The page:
image

Figure 14. Cluster measurements of electric fields. Reproduced from Kellogg et al. [2006] by permission of the AAS.

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[44] We first consider the fields at an observed frequency of 1 Hz, which is approximately the Doppler-shifted ion cyclotron frequency. From Figure 14, the electric field power at this frequency was observed on 19 February 2002 to be 3 10−10 (V/m)2/Hz. In Figure 14, the sharp peaks are harmonics of the spacecraft spin frequency and are due to photoelectric effects. The true power is estimated from values in between the peaks. The power in density fluctuations varies with the density, but a typical value at 1 Hz [Unti et al., 1973; Neugebauer, 1975; Celnikier et al., 1983, 1987; Kellogg and Horbury, 2005] is 10−2/cm6Hz. Using formulas similar to those above, we find that the ratio of the responses of an unbiased monopole to fields and to density fluctuations at this frequency is (taking the square roots of the relevant powers)

  • equation image

Accurate measurements of electric field at this frequency would then require calibrations accurate to about 1%. This has not been achieved at the present time, and may never be achieved for STEREO S/WAVES.

[45] The situation is better at higher frequency. The electric field spectrum is nearly flat up to 10 Hz [2 10−10 (V/m)2/Hz from Kellogg et al., 2006] while the density spectrum falls (in power) by a factor of about 30 [Kellogg and Horbury, 2005; Celnikier et al., 1987]. Beyond 15 Hz, the electric field spectrum is uncertain.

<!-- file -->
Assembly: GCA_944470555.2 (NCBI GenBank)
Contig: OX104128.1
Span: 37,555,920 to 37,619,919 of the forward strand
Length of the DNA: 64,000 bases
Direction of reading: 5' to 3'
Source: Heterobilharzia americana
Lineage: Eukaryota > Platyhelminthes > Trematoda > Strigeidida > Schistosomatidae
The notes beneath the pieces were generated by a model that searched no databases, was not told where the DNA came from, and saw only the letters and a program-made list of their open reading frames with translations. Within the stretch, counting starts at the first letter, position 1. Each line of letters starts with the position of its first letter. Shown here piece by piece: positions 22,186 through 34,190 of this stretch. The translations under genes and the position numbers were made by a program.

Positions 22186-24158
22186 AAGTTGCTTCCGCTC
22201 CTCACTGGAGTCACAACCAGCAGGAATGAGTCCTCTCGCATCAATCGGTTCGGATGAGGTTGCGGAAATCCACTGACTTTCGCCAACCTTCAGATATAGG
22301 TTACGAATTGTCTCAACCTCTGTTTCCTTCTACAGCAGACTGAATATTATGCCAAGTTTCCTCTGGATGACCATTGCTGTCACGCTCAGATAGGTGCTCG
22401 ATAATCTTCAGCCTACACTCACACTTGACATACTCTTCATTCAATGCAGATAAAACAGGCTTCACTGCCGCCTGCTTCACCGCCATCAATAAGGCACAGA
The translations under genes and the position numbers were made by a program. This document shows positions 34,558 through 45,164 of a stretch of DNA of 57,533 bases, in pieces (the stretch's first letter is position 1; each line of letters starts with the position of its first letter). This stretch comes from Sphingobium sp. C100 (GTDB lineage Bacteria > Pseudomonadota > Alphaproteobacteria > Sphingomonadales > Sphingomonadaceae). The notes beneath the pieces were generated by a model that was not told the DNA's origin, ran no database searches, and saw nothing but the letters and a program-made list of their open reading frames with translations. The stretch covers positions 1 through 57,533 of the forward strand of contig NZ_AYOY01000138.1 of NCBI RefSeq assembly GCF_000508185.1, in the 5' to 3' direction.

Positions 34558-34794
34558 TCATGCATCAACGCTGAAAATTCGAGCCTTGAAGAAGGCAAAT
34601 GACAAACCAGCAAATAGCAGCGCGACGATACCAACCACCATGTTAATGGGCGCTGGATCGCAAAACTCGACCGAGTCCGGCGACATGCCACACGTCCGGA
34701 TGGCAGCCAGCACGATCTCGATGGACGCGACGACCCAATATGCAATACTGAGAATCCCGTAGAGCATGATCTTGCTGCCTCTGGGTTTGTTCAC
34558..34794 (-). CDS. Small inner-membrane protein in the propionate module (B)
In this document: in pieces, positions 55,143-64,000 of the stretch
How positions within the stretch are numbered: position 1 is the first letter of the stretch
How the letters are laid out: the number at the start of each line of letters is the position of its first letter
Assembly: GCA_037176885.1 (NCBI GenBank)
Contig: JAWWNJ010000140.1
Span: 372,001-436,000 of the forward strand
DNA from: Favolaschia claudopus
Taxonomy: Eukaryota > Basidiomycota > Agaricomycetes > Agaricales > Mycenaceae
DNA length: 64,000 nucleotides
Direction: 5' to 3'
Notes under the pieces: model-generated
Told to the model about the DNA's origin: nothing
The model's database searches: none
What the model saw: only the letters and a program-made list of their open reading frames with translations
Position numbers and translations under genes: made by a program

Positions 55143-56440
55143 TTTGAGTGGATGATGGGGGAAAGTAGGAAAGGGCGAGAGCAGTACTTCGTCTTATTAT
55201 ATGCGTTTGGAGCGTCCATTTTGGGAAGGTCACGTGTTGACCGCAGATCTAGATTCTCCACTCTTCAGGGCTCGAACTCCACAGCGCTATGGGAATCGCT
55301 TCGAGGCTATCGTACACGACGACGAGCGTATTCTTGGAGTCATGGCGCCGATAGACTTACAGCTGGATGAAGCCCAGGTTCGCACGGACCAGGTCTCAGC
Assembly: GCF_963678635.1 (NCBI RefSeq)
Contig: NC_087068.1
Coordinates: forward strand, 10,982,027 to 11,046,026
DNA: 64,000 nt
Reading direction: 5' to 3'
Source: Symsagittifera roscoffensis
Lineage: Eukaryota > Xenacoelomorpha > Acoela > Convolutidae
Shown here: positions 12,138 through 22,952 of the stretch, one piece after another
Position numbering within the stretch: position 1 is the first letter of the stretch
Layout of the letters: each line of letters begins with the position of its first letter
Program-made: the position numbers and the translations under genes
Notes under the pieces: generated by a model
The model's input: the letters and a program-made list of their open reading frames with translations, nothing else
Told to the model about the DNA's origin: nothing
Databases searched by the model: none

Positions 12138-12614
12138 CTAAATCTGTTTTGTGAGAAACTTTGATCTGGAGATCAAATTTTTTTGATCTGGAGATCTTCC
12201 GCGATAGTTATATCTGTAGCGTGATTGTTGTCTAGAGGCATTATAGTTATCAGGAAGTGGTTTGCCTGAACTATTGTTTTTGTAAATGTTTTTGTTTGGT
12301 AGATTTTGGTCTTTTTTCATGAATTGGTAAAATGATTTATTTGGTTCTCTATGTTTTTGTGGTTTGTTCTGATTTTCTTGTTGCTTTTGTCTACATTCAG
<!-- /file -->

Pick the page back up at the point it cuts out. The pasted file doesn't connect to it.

4.5. Density Spectra

[46] An object of the S/WAVES experiment was to extend the measurement of density spectra to somewhat higher frequencies than had previously been done with the antenna potential technique, though Celnikier et al. [1983, 1987] had measured the spectrum to 16 Hz using wave propagation. As it has been shown that the contribution of electric fields in the range up to 32 Hz, the limit of the Low Rate Science burst system, is negligible, these data might be used to determine the density spectrum. Figure 15 shows spectra determined for two different ambient plasma densities. Also shown are spectra obtained from the EFW experiment [Gustafsson et al., 1997, 2001] on Cluster [Kellogg and Horbury, 2005] for similar densities. It has been found that the density spectrum is proportional to the density. It will be seen that the spectra here from S/WAVES lie slightly above the spectra from Cluster. A search has been made for spectra with lower power, and it seems that the S/WAVES spectra always lie above the spectra from Cluster. The S/WAVES antennas are on the antisunward side of the spacecraft and therefore in the wake of the main spacecraft body. We therefore fear that the measurements are perturbed by an instability on the wake, like the instability observed on Cassini [Kellogg et al., 2001, 2003]. This was feared before launch, and our fears appear to have been borne out. The effect of the presumed instability is not as great as on Cassini, probably because the antennas are close to the spacecraft and the obstruction is not as large. These observations do, however, establish upper limits on the spectrum up to 32 Hz which are not entirely useless.